news | Thursday December 2, 2010
On November 24th, an uncharacteristically snowy and cold evening in Vancouver, diehards braved the elements to take in the Vancouver launch of both The Collected Books of Artie Gold and bill bissett‘s time.
Vehicule poet Tom Konyves kicked off this borderline Kaddish with a fair amount of humour, thanking the weather for cooperating and maintaining the spirit of a Montreal reading, and interrupting his own preamble with the voice of his departed friend Artie Gold, “Codfish, get on with it!”
His reading of Gold’s “Jockeypoems” was particularly intriguing, because of the way in which these “calligrammes” also suggested a movement in terms of voice and the images they evoked in the mind, transporting the audience into the process of writing the poem.
George Bowering also sparkled with his anecdotes about Artie Gold, the student he remembers from his creative writing class who would repeatedly give him hundreds of poems every week or so, when not cleaning out other folk’s fridges in orderly fashion. For the most part, Bowering selected teasers the length of epigrams, including one he read twice for maximum impact:
I have been thinking a great deal
about my bike that will be stolen.
I don’t like things whose inevitability
works against me.
Why have you driven through my heart?
Make that what.
Garry Thomas Morse read poems in the collection from Before Romantic Words, including Gold’s “sex at thirty-one”, and taking after Wanda O’Connor reading her “sex at thirty-eight” poem at the Montreal launch, Morse read his own version “sex at thirty-three” just hours before turning thirty-four, as he put it, “while there was still time…”
Just as interesting as the poems that were read were the astonishing favourites, the unread poems that were left out like an empty (and early) chair for Elijah, a breathing space around the poems, perhaps just enough for Artie Gold to hang out within.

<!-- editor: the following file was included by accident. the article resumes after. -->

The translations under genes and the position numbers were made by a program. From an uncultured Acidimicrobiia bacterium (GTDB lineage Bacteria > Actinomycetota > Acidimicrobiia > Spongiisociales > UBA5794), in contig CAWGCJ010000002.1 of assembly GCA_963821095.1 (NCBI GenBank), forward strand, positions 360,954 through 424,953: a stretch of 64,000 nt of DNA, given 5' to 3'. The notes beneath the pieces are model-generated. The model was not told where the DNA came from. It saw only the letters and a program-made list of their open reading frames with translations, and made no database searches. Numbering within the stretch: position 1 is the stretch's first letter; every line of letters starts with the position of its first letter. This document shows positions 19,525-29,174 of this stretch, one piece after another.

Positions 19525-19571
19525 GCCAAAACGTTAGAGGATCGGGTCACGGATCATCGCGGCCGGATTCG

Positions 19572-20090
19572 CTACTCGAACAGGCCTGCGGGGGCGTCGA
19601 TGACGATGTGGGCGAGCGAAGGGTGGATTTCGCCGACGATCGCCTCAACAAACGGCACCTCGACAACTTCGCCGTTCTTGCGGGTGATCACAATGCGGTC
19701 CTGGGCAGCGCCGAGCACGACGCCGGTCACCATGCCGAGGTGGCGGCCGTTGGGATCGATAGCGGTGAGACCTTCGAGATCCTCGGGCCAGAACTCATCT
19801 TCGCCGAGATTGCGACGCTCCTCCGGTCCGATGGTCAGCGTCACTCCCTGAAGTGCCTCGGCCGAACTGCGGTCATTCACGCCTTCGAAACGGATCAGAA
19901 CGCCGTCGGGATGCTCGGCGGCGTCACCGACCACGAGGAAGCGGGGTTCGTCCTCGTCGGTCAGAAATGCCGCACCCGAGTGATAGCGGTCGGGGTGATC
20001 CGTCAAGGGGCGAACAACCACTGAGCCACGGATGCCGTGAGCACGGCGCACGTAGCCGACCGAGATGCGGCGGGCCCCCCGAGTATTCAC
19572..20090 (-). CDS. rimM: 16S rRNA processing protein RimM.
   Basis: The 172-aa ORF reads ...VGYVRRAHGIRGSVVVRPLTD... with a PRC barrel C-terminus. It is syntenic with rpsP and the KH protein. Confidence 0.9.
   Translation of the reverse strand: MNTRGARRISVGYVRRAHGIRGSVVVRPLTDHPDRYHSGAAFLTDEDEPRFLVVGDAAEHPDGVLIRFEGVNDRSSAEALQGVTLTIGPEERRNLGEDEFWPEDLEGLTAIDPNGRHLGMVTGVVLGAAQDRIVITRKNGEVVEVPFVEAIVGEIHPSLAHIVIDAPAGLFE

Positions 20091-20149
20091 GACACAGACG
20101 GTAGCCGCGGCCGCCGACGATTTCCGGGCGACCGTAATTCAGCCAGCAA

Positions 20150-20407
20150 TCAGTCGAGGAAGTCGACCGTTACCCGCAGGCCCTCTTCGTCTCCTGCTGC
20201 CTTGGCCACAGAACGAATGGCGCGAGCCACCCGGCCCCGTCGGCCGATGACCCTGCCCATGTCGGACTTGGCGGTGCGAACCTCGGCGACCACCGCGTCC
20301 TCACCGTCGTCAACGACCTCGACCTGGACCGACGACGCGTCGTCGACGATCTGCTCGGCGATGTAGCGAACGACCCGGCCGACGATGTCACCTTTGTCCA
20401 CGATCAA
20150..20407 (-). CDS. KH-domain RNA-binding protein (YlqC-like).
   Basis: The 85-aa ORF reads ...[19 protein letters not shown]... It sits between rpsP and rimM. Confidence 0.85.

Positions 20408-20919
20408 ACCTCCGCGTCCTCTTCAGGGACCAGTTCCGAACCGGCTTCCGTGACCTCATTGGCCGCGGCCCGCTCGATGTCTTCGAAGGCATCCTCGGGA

After a brief intermission, Adeena Karasick heated up the room even more, launching into a sensuous volley of her trademark lyritechnics, live streaming directly into all available nervous systems with ubermod readings from “This Poem”, which at first listen comes off as something like a Skypeing Latinist travelling through a declining lawnmower, if a lawnmower can have declensions. She closed with a recorded parody of a Beyoncé song, leaving the audience well-brained indeed.
Fresh from his own birthday dinner, bill bissett rounded out the evening with a heartfelt reading. A performative wunderkind in his own right, one-man-civilization bissett delivered his jokes, stories, poems in the manner of a modern alien opera, without any recitative inferoning getting in the middle of his thingspiel, to use interplanetary terms. His touching reading from time appeared to confirm its retrospective quality, as the poem that never ends, reaching beyond spectacle and toward those omnipresent hot and cold elementals that haunt all poets in one form or another.
On a wintry night, this reading was what one poet called a “collage of the real”. Make that what.